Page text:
Many parish schools have a sliding scale which partly addresses that. St. Gabriel School in a middle-class neighborhood of San Francisco charges less for each additional child and the fourth child and any additional siblings are ''free.'' Parishioners who contribute a certain amount each year to the church receive lower tuition. Those who donate time, or ''parent hours,'' also pay reduced tuition.

''I think we have a done a terrible job in our church in telling our parishioners and our parents the true cost,'' Curtin said. ''We still have a lot of people who throw a dollar in the collection plate.''

Philanthropy Models

Many dioceses and schools reach out to philanthropists with an interest in good schools with good values. There are several examples of this succeeding in the Jubilee Schools at the diocesan level in Memphis and in the Cristo Rey and Nativity Miguel networks which are run by independent religious groups.

Jubilee Schools. July 15 marked the 10th anniversary of the Jubilee Schools, when the Diocese of Memphis announced the reopening of the first of eight closed Catholic schools in the city's inner city.

''When I became bishop, in 1993, I was shocked that our schools were closing,'' Memphis Bishop J. Terry Steib told the Fordham Foundation which lauds the Jubilee Schools as a success story. ''I thought -- that's not the Church's way. Catholic schools are meant to make a difference in people's lives. They are the primary vehicle for evangelization.''

Today, there are eight Jubilee schools among the 30 diocesan schools from preschool to high school and 8,696 students, according to the 2008-09 Memphis Catholic diocesan schools annual report. That compares to 6,800 students in 17 schools in the Memphis diocese in 1998 before the Jubilee initiative. Today's Memphis Catholic schools boast a 99 percent graduation rate, and 99 percent of Catholic high school students go on to two- or four-year colleges. Minority enrollment is 33 percent, and 37 percent of the students are not Catholic. This year the Memphis Catholic school system received the Best Practices Award from the National Leadership Roundtable on Church Management, which Bishop Steib and School Superintendent Mary McDonald accepted at the University of Pennsylvania's Wharton School.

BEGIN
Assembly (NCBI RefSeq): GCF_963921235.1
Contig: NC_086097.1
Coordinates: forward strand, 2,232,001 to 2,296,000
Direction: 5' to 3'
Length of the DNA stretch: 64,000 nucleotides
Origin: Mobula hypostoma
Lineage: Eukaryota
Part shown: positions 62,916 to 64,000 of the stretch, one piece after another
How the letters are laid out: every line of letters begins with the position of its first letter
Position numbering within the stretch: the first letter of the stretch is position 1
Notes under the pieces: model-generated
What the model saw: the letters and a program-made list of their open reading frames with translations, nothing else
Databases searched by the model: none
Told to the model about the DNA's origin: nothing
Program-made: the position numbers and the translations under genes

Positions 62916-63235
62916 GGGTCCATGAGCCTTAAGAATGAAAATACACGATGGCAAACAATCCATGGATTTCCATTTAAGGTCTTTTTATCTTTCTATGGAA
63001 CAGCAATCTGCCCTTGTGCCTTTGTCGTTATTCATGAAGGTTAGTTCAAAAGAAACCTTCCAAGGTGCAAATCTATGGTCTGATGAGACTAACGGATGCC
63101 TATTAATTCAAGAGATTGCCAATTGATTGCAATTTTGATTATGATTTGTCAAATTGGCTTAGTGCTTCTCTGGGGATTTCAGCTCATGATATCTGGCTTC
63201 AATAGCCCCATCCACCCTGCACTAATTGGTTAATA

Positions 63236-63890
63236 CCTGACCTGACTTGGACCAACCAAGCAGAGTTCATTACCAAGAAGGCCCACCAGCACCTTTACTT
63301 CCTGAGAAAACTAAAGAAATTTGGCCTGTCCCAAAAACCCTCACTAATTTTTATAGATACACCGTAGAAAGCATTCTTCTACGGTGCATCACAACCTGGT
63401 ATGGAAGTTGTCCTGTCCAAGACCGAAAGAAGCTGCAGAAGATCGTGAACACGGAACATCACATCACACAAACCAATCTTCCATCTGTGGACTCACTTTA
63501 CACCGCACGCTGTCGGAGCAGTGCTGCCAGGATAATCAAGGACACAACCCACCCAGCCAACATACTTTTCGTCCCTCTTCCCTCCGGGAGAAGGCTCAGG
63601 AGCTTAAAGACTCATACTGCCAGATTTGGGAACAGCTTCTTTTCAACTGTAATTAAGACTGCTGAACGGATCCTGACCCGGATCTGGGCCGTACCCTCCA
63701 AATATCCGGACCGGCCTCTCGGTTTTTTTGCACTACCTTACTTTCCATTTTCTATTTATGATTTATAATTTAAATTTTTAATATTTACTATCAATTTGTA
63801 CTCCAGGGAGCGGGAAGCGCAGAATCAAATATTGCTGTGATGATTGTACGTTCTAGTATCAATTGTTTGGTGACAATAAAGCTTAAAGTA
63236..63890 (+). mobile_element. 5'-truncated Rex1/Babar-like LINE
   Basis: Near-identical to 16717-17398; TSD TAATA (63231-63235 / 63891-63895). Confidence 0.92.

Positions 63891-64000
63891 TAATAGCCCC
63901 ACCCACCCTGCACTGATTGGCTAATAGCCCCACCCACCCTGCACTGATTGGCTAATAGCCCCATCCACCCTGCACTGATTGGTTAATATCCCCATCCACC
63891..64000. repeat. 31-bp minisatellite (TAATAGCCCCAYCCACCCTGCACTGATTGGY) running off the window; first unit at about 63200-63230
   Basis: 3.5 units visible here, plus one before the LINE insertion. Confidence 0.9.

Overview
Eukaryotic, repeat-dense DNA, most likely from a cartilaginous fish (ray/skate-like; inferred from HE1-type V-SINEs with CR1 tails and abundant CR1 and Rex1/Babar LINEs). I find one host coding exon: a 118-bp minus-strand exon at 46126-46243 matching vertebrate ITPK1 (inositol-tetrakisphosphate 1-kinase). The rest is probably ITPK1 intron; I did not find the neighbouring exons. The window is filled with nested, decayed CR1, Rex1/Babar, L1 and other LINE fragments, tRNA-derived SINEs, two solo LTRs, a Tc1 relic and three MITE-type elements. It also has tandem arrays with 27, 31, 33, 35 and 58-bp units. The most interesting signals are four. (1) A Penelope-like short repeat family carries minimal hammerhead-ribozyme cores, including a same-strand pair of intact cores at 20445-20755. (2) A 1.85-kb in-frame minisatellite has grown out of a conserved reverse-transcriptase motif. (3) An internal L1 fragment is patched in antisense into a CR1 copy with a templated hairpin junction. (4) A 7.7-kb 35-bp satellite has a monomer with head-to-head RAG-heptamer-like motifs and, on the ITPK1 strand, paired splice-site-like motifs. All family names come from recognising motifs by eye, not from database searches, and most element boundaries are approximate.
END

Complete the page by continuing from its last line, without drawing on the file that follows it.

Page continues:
A key to the ''Memphis Miracle'' was an anonymous donor who came forward with a $10 million donation and a commitment by the Memphis business community to a fundraising foundation for the Jubilee Schools. With just 4 percent of the population Catholic and many of the inner city parishes with less than 100 members, McDonald said, ''The Catholic population did not have the resources. so I knew I had to go out into the community, because it was for the community.''

The foundation is a separate entity from the parish-based schools, and the Jubilee Schools are run differently, McDonald told OSV. Each school's principal reports directly to McDonald and the pastors provide spiritual support for the schools. Families pay a small tuition, sometimes not more than $100.

In funding the Jubilee Schools, the diocese draws on wealthy Memphis donors, but also partners with the Alliance for Catholic Education (ACE) at the University of Notre Dame and thereby receives several teachers a year who are working on their master's degree; it has a similar agreement with Christian Brothers University in Memphis through its Lasallian Association of New Catholic Educators (LANCE) program, the Fordham Foundation reports.

McDonald said the diocese also created a diocesan-wide scholarship fund for Catholic school students in the rest of the Memphis episcopate, shored up struggling schools on the city perimeter and built new schools in the suburbs. ''It is just as important for us to keep our Catholic children in Catholic school,'' McDonald said.

Today many of the Jubilee Schools have kitchens to provide lunch and employ parents as kitchen aides because, McDonald said, the children and their parents and guardians were hungry, ''they were starving.'' Five of the eight schools send home backpacks stuffed with non-perishable food on Fridays and before holidays. She recalled watching as a little boy ate half a ''mystery meat'' patty, and half the bun, and then placed the meat, gravy and all, and the remaining bun into his pockets. ''I came over and I said, 'Don't you like the lunch today? Why did you put the lunch in your pocket?' He said, 'Oh yes, that's for mama.'''